“The governor’s disconnect on this issue is disheartening, and, in my opinion, these tax increases must be repealed immediately and we need reform in the realms of unemployment compensation and worker’s compensation so that we are competitive with our neighboring states. The governor also proposed several new spending projects. I am not going to get into a discussion here as to whether or not these new programs are good or bad ideas. That is a discussion for another day. However, I will oppose any new spending on any new programs at this time — regardless of their merit,” Gabor said.

“Gov. Quinn tried to hide the facts by using the word ‘investment’ numerous times throughout his speech. But make no mistake about it — when the governor uses the word investment, he means more spending.”

“The governor’s speech was completely devoid of any discussion as to how to pay for this new spending. There was no discussion of cuts that we need to make, and he was very light on how to attract businesses and jobs to Illinois. Proposing new spending without any discussion on how to pay for it is exactly what got us into this mess to begin with,” Gabor said.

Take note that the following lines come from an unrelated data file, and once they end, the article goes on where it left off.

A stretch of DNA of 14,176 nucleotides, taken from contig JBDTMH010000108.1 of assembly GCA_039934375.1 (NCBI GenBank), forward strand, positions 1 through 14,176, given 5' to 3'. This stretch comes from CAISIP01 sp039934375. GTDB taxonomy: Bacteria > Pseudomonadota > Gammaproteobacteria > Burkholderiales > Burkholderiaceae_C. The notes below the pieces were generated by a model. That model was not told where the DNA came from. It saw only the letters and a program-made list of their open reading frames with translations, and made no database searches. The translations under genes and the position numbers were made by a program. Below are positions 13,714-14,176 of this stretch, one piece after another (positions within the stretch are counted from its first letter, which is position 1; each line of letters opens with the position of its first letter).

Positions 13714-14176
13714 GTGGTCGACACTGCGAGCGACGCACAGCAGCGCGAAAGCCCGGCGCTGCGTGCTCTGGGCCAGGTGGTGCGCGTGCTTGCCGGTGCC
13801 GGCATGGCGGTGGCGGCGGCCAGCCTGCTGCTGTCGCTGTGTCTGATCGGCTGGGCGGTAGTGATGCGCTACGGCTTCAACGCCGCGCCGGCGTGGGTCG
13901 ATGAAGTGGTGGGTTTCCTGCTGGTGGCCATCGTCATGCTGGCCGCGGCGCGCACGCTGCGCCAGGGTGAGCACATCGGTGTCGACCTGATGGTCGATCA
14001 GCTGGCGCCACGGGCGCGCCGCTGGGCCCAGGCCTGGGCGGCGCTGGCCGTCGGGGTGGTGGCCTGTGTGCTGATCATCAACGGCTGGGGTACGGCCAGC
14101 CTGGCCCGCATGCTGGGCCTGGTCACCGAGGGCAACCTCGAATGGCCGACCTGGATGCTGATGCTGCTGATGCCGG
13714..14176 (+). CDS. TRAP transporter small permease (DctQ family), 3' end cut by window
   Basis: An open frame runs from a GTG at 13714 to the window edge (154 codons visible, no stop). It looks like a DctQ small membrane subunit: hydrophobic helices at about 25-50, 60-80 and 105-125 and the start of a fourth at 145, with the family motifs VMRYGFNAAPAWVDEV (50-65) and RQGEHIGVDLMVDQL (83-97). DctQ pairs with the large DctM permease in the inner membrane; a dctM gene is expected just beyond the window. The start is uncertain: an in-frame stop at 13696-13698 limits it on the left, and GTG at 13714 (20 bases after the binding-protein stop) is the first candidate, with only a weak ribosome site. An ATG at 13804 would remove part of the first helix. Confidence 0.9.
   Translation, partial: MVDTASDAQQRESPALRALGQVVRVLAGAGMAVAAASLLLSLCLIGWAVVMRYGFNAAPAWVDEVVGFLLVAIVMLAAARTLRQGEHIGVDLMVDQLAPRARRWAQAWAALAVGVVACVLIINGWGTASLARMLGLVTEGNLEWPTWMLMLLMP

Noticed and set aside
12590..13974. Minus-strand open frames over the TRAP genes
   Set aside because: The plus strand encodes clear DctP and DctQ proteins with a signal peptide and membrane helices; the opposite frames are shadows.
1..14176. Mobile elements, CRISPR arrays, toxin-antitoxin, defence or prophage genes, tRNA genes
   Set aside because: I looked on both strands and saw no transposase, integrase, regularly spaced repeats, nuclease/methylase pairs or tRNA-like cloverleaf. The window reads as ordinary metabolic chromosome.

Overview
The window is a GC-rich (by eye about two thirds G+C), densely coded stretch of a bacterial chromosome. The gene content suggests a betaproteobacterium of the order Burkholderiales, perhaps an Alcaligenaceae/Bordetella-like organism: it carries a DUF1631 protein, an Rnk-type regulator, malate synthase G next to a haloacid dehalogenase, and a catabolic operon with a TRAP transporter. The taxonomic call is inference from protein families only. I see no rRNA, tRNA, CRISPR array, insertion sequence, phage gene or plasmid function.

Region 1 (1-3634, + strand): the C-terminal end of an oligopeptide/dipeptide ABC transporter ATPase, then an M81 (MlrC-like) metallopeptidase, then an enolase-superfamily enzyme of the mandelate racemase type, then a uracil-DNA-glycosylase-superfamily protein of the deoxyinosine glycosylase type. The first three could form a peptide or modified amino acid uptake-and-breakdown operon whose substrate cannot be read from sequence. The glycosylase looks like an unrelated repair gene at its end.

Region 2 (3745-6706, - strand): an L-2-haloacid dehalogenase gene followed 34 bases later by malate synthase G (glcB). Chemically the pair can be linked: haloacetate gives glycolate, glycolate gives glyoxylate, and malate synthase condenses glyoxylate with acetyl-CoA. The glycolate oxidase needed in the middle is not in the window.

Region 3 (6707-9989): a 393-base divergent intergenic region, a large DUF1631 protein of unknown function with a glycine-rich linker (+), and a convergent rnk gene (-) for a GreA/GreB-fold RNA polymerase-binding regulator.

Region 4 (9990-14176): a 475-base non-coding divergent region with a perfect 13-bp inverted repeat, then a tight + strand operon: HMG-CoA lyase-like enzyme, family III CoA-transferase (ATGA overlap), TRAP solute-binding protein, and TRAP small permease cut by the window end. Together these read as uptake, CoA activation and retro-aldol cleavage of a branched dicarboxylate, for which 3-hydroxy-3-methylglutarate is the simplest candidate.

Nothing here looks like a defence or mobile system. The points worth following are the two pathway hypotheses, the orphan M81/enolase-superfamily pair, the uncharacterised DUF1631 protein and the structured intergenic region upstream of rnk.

“Gov. Quinn further touted his tax relief plan passed last year in regards to working families. However, he completely glossed over the fact that he gave all Illinois families a tax increase of 67 percent. With this tax increase, one whole pay check per year for every tax payer in Illinois is now being taken by the state of Illinois. If Gov. Quinn wants to provide real tax relief, a perfect start would be to give back to Illinois taxpayers the one paycheck per year that they have lost due to his tax increases,” Gabor said.

“I will not tell anyone that Illinois is in good shape. That would be a lie. But Gov. Quinn’s proposal will not lead to prosperity. It will only lead us further down the path to economic doom. We are standing on a precipice, looking over the edge, and we are now nearing the point of no return.”